The World Resources Institute (WRI) launched an online tool last week that uses current, high-resolution data to map water risk worldwide. The Aqueduct Water Risk Atlas is intended to help companies, investors and governments gauge how water stress will affect operations locally and globally, allowing them to prioritize investments to increase water security.
WRI developed the tool alongside members of the Aqueduct Alliance, including GE, Goldman Sachs, Shell, Bloomberg, Talisman Energy, John Deere and the governments of Holland and Sweden.
Aqueduct is a customizable global map based on 12 indicators of physical, regulatory, and reputational risk. Companies can evaluate how water stress, flood occurrence, access to water, drought and other issues may affect operations. The global map also can be tailored specifically for nine water-intense industry sectors — from oil and gas to agriculture and chemicals.
Through the Atlas, users can plot the locations that matter most to them — from facilities to suppliers and potential new markets or proposed power plants — and compare those locations’ potential exposure to water stress and risk. They also can review maps of individual indicators, such as seasonal variability, which may be highly important to their operations.
McDonalds has asked 353 of its global suppliers’ facilities to use Aqueduct to assess their local water risk and Bank of America Merrill Lynch has used the tool to inform investors about water risks and opportunities.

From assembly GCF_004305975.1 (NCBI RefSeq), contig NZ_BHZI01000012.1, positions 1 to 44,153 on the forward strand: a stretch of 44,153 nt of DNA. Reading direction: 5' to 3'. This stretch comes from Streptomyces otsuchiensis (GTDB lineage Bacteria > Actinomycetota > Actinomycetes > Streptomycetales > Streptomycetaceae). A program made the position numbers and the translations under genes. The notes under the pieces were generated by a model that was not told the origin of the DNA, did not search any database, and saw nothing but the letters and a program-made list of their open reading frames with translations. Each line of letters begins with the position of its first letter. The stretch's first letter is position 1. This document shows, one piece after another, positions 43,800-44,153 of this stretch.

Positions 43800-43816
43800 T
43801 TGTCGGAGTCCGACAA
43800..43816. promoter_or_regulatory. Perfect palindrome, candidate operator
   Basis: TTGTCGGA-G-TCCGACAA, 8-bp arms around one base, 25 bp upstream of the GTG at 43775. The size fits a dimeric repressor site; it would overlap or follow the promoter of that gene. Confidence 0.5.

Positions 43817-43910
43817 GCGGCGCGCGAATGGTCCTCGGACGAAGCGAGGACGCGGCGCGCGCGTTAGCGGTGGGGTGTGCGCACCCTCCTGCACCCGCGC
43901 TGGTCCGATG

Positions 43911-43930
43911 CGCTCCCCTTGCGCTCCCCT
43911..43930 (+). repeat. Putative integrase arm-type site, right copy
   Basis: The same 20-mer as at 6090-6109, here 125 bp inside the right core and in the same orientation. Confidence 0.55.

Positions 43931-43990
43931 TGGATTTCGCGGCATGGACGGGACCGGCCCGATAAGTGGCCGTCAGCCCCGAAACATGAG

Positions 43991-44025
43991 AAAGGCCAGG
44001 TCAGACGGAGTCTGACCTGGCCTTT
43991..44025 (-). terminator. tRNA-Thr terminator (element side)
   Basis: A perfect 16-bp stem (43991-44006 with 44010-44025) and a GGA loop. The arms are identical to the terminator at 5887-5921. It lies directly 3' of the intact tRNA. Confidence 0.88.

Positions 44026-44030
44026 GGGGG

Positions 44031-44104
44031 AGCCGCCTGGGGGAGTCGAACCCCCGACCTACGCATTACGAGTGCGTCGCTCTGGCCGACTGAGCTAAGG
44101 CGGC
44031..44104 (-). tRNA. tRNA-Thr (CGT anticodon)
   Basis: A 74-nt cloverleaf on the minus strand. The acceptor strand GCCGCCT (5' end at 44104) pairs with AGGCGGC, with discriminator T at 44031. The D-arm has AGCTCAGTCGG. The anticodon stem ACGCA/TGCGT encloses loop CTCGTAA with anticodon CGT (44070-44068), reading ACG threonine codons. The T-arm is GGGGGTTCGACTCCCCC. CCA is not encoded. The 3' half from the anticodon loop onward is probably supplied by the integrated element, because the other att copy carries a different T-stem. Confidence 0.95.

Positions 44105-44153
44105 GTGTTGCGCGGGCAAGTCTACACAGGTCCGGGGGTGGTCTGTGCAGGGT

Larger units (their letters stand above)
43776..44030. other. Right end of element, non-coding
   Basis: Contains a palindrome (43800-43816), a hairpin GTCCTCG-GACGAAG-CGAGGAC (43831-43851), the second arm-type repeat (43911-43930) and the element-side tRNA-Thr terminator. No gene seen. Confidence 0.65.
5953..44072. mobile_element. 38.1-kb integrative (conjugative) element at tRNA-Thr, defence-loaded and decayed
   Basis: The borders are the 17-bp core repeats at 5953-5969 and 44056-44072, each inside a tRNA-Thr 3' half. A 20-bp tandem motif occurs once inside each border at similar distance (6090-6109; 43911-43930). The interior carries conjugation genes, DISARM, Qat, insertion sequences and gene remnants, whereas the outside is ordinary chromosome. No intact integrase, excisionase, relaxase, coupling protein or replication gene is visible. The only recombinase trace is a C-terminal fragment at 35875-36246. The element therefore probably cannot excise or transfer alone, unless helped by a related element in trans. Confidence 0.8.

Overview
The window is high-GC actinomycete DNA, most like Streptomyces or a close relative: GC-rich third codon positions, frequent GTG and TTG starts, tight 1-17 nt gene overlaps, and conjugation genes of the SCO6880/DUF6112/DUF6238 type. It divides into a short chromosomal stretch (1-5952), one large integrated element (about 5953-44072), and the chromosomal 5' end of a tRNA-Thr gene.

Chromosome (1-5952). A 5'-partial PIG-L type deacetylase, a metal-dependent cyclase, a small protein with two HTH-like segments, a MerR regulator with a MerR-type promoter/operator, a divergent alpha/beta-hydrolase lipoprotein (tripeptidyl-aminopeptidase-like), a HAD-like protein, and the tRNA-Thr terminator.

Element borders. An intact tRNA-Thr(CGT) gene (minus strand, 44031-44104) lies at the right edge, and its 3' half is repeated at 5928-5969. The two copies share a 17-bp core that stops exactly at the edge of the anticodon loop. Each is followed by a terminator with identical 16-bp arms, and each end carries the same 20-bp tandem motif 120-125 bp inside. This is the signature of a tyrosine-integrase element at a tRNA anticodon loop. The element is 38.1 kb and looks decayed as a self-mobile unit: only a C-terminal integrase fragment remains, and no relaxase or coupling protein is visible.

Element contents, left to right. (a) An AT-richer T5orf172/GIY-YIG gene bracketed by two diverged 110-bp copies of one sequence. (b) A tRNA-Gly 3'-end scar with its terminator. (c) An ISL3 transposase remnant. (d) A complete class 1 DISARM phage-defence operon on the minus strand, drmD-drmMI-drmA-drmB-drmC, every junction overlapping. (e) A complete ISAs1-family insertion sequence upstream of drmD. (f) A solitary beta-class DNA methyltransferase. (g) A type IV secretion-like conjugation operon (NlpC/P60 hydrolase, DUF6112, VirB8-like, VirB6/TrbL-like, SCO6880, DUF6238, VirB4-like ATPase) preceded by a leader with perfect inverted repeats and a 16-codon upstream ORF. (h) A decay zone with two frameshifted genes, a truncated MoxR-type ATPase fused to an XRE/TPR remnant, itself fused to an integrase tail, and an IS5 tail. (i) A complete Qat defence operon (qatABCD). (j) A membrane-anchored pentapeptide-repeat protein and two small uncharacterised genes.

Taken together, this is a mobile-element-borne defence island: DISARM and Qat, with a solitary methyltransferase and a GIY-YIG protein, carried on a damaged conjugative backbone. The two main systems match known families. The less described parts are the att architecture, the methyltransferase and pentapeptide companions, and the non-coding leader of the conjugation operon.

“Recent history is littered with companies that failed to anticipate emerging threats. Water scarcity is one such threat. Thankfully, forward-thinking business leaders are starting to get it. They understand that water risk is one of the top issues that they face,” said Andrew Steer, President, World Resources Institute.
The issue of water security is rising to the top of the sustainability agendas of several major brands. Last year, PepsiCo received the Stockholm Industry Water Award for its efforts to conserve nearly 16 billion liters of water in 2011; and last year Unilever partnered with Facebook and PSI to launch Waterworks, a non-profit program that engages Facebook users to help provide safe clean drinking water to communities in need around the world.